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The couple can use tax savings from RRSP shifts to build TFSA balances at $12,000 per year growing at three per cent after inflation to $398,500 by the time Nancy retires at age 65. That capital would produce a non-taxable cash flow of $19,740 for the 30 years to her age 95.
When Bill reaches 60 in seven years, his Canada Pension Plan benefits will start at a rate reduced by 36 per cent from his age 65 entitlement to $7,764 per year with no tax. Added to Nancy’s $103,200 salary, $72,100 after benefits and 30 per cent tax , they will have $79,864 to spend. That’s $6,655 per month. That would cover present allocations.
When Bill reaches 65, his Old Age Security can start at $7,362 per year. Added to his annual CPP benefit, $7,764, he will have pension income of $15,126 per year. Combined with Nancy’s $103,200 annual salary less 30 per cent tax and benefits, they will have $7,300 spendable cash per month. That would be surplus to expected cost of living and allow discretionary spending or more TFSA saving. Based on their present budget, they would have about $1,000 per month to spare.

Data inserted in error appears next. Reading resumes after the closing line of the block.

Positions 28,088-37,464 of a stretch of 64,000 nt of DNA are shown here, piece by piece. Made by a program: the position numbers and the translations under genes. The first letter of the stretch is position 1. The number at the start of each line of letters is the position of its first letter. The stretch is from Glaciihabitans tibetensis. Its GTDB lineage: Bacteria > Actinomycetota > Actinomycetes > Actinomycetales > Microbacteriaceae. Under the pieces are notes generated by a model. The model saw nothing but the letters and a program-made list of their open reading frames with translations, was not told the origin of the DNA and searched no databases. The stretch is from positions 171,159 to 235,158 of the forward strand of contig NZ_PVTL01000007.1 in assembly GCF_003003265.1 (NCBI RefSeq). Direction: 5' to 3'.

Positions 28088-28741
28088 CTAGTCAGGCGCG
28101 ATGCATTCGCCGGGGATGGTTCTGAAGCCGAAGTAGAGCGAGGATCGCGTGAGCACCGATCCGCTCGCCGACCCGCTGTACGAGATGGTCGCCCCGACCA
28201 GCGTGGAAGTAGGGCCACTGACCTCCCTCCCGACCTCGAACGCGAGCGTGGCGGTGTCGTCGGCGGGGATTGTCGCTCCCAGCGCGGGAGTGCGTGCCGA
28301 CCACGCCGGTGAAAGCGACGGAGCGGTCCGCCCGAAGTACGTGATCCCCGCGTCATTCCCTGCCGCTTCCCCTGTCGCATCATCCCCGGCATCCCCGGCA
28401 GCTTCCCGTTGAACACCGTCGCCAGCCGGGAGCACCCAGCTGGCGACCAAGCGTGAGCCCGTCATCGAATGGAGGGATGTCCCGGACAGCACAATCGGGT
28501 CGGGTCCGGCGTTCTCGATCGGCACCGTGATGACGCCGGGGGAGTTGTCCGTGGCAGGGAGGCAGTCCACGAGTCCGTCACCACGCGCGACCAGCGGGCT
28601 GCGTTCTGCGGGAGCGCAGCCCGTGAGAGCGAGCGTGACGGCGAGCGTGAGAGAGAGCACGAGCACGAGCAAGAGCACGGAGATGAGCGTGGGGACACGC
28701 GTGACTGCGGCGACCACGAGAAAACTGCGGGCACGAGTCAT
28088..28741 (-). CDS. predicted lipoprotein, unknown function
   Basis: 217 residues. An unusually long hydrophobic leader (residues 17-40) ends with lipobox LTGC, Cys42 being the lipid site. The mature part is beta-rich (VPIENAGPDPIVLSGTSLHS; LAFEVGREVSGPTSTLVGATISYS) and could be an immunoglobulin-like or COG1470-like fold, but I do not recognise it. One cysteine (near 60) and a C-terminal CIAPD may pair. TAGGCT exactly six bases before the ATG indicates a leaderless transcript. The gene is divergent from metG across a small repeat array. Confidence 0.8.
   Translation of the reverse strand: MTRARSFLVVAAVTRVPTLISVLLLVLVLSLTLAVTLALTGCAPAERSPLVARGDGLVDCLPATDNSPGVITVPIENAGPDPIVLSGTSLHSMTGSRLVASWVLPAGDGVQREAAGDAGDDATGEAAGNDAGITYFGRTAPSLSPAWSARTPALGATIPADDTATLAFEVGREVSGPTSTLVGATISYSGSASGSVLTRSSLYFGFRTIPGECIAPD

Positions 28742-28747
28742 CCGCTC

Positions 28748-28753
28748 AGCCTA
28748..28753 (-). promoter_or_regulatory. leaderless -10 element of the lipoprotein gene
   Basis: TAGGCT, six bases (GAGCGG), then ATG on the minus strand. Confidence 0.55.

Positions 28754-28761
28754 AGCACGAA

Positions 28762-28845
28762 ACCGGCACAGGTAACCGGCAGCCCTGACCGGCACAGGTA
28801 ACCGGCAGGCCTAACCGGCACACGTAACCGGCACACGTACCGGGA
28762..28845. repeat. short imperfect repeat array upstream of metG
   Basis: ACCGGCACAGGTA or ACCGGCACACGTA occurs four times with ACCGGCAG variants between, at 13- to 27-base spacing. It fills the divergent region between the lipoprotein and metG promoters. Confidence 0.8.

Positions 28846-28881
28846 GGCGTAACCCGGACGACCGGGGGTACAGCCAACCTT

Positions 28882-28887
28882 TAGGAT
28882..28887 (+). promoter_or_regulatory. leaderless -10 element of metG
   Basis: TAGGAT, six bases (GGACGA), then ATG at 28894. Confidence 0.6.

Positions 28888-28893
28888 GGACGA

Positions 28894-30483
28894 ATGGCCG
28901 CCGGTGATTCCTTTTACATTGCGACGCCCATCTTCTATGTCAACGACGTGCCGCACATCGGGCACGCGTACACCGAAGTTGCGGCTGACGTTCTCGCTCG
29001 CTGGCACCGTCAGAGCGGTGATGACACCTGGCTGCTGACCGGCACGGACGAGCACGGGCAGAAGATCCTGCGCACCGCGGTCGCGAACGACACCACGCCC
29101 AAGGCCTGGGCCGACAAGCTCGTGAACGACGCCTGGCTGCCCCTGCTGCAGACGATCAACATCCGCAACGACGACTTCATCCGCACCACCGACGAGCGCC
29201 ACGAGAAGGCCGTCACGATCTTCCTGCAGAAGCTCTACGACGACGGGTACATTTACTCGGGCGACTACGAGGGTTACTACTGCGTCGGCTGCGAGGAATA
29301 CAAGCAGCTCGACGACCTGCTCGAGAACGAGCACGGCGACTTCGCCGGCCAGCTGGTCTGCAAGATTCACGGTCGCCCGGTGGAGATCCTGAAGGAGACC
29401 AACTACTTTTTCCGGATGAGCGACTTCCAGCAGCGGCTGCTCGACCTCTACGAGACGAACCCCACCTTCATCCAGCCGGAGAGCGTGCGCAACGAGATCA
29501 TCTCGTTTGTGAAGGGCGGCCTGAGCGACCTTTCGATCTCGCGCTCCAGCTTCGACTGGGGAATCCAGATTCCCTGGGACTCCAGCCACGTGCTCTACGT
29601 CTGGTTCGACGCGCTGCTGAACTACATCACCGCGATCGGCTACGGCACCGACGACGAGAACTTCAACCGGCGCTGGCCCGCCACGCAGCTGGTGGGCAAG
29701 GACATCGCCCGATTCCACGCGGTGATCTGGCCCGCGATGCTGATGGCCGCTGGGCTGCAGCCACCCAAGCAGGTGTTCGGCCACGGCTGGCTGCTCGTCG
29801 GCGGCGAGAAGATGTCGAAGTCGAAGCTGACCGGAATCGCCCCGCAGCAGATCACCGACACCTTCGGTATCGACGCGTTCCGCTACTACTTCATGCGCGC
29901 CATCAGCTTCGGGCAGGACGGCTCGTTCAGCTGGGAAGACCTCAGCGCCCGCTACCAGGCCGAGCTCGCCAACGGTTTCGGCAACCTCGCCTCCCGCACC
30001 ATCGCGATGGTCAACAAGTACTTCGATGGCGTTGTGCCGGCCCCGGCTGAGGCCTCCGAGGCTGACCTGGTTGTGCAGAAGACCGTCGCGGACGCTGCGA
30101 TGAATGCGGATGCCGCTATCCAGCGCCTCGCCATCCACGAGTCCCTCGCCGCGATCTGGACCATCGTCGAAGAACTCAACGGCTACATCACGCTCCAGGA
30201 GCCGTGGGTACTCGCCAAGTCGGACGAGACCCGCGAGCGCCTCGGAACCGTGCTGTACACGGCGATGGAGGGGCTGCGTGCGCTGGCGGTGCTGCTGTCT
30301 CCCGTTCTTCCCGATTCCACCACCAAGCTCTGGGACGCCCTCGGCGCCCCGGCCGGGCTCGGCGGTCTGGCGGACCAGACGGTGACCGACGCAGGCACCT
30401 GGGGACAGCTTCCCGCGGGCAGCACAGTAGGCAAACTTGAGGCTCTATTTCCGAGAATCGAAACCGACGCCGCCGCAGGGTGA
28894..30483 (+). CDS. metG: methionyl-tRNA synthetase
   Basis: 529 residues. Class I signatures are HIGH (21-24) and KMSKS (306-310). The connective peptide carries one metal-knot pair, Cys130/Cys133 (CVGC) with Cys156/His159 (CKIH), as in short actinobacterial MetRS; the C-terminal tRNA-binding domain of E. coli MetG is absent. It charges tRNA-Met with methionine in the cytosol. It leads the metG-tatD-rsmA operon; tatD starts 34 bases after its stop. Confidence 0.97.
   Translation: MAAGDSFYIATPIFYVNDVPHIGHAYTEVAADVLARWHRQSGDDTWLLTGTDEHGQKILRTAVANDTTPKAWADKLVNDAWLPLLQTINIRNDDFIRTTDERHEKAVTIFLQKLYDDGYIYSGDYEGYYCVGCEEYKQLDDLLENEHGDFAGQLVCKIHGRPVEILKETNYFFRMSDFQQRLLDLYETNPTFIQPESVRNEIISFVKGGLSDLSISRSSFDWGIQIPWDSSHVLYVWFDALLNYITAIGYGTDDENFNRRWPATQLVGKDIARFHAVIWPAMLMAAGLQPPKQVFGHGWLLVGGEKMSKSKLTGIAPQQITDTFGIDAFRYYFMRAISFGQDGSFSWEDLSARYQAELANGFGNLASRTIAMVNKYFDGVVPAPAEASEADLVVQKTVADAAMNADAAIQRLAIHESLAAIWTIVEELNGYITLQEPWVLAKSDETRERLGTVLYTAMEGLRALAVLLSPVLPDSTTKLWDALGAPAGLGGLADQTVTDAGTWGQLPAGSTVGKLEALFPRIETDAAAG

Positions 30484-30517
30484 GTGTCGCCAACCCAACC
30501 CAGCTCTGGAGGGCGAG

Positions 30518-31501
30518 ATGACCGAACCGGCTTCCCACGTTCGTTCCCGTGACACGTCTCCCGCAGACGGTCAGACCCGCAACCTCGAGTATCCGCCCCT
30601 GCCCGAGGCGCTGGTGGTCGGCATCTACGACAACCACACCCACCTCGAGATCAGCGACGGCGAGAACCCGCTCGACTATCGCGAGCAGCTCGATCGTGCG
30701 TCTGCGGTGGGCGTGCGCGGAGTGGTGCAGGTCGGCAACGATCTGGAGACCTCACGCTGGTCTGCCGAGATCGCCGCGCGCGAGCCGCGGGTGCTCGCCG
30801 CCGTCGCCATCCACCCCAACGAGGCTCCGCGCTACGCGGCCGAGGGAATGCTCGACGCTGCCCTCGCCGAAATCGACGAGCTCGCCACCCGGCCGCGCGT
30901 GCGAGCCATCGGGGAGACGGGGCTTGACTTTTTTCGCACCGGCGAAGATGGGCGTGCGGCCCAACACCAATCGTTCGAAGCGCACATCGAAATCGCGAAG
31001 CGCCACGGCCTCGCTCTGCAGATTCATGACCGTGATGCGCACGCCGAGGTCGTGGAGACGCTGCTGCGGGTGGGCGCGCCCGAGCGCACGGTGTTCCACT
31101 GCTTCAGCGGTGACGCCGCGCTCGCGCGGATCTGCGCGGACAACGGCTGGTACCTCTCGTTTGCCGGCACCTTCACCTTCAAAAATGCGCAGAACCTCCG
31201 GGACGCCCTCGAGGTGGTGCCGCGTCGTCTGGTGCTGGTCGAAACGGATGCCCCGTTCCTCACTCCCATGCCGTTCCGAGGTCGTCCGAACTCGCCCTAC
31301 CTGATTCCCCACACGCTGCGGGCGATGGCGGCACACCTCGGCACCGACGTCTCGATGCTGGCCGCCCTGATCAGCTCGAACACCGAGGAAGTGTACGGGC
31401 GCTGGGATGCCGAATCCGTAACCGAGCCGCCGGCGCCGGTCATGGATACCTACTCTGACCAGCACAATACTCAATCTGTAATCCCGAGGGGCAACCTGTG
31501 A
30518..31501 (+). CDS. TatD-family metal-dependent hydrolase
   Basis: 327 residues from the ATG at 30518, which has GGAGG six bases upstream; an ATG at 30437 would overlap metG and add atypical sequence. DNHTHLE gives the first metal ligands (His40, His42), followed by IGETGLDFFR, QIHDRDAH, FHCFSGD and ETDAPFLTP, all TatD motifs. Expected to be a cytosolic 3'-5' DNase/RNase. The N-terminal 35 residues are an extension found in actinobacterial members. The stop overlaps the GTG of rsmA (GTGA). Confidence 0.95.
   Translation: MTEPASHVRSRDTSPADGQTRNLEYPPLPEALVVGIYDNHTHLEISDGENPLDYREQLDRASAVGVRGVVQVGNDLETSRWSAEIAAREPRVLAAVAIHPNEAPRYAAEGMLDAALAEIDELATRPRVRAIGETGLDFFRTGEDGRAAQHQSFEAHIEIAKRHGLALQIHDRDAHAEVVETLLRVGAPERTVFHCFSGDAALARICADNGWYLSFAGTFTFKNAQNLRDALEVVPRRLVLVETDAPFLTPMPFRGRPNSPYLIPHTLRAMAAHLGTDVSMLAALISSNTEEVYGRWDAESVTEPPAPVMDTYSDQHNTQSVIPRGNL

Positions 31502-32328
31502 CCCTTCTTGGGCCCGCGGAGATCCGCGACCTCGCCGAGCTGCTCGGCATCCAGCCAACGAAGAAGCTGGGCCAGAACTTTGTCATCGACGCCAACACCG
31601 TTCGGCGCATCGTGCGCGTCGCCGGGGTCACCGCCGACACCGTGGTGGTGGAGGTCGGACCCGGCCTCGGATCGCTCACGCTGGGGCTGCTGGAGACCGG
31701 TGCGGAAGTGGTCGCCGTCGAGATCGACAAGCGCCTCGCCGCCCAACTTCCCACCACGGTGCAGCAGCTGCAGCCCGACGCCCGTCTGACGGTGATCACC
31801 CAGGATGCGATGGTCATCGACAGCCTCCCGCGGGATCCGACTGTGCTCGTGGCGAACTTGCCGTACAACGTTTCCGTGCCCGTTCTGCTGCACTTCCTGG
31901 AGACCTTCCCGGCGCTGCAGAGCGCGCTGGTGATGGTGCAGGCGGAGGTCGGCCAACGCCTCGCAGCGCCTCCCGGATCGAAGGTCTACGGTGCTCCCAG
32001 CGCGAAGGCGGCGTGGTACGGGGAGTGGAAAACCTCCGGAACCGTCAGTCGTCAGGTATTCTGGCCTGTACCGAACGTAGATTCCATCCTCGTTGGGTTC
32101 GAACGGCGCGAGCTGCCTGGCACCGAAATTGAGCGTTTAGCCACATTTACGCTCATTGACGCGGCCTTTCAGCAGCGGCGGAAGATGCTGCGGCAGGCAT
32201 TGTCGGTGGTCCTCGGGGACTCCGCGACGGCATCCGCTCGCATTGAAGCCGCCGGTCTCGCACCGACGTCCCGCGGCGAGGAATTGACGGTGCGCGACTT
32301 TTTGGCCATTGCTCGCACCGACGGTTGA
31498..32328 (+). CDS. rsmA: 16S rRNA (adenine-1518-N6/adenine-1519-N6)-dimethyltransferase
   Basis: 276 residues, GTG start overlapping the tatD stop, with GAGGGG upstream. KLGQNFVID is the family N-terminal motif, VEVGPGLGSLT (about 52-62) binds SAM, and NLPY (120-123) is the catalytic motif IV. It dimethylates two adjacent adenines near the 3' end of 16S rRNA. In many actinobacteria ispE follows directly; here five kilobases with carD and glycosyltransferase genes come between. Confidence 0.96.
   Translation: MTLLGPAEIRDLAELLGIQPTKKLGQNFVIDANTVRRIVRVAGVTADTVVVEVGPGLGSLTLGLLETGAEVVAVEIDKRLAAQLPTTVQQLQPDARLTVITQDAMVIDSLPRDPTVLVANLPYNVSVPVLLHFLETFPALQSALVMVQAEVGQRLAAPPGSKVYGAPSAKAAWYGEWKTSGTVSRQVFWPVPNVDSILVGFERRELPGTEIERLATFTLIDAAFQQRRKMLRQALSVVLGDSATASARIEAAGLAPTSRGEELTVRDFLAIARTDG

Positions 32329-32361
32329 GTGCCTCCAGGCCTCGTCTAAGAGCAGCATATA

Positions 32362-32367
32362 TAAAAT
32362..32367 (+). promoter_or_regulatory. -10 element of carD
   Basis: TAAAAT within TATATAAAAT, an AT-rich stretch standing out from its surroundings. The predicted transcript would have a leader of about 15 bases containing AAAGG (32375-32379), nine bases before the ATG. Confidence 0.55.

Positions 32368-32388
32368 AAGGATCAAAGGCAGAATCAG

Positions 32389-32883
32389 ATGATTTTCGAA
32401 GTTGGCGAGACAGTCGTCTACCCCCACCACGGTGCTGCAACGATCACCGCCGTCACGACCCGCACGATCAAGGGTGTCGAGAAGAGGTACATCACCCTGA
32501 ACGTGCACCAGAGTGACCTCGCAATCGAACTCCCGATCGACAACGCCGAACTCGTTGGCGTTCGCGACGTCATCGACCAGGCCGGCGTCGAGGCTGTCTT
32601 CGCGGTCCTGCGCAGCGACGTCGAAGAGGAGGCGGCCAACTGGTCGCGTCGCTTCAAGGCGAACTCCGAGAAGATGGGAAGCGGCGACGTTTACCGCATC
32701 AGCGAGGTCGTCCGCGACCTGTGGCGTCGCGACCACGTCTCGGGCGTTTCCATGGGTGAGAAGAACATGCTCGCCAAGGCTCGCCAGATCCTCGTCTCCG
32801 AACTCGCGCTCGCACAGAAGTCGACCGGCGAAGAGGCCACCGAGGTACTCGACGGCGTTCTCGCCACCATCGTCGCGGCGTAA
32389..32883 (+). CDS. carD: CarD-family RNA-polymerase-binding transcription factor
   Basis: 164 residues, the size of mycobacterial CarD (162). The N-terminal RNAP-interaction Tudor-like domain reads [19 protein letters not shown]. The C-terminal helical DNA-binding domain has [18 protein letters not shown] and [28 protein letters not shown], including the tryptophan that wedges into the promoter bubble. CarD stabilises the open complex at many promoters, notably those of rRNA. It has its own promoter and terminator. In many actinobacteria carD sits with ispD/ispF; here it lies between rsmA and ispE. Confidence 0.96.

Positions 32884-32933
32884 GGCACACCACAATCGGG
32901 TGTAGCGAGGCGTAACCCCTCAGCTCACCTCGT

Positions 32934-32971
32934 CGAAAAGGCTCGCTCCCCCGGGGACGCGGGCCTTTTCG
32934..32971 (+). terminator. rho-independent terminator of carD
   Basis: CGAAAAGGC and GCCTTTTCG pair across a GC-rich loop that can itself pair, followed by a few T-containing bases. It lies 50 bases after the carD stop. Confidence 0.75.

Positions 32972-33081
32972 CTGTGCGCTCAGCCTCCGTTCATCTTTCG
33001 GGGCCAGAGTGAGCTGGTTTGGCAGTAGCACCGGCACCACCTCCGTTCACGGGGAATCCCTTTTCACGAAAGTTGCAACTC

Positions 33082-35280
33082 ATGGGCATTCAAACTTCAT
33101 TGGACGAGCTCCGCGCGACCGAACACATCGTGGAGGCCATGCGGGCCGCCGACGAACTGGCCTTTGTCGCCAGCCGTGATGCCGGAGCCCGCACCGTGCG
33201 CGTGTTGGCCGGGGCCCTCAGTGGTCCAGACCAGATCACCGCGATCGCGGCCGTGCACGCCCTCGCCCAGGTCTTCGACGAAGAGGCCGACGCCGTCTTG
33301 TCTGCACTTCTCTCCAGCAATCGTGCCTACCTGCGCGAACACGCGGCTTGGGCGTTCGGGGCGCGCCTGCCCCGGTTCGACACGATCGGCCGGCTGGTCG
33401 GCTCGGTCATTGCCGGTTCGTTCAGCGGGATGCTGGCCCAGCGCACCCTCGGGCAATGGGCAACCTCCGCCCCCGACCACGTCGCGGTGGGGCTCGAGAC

When Nancy reaches 65, her job income will end but her pensions from her company, $37,716 per year before tax, an estimated $15,479 from the enhanced CPP, $7,362 from OAS and $19,740 income from their invested cash will total $80,297 before tax. She will pay average tax of 18 per cent and have $65,840 on top of Bill’s $15,126 with negligible tax for total, after-tax income of $80,970. They could add TFSA cash flow of $19,740 for total income after tax of $100,700 per year or about $8,400 per month.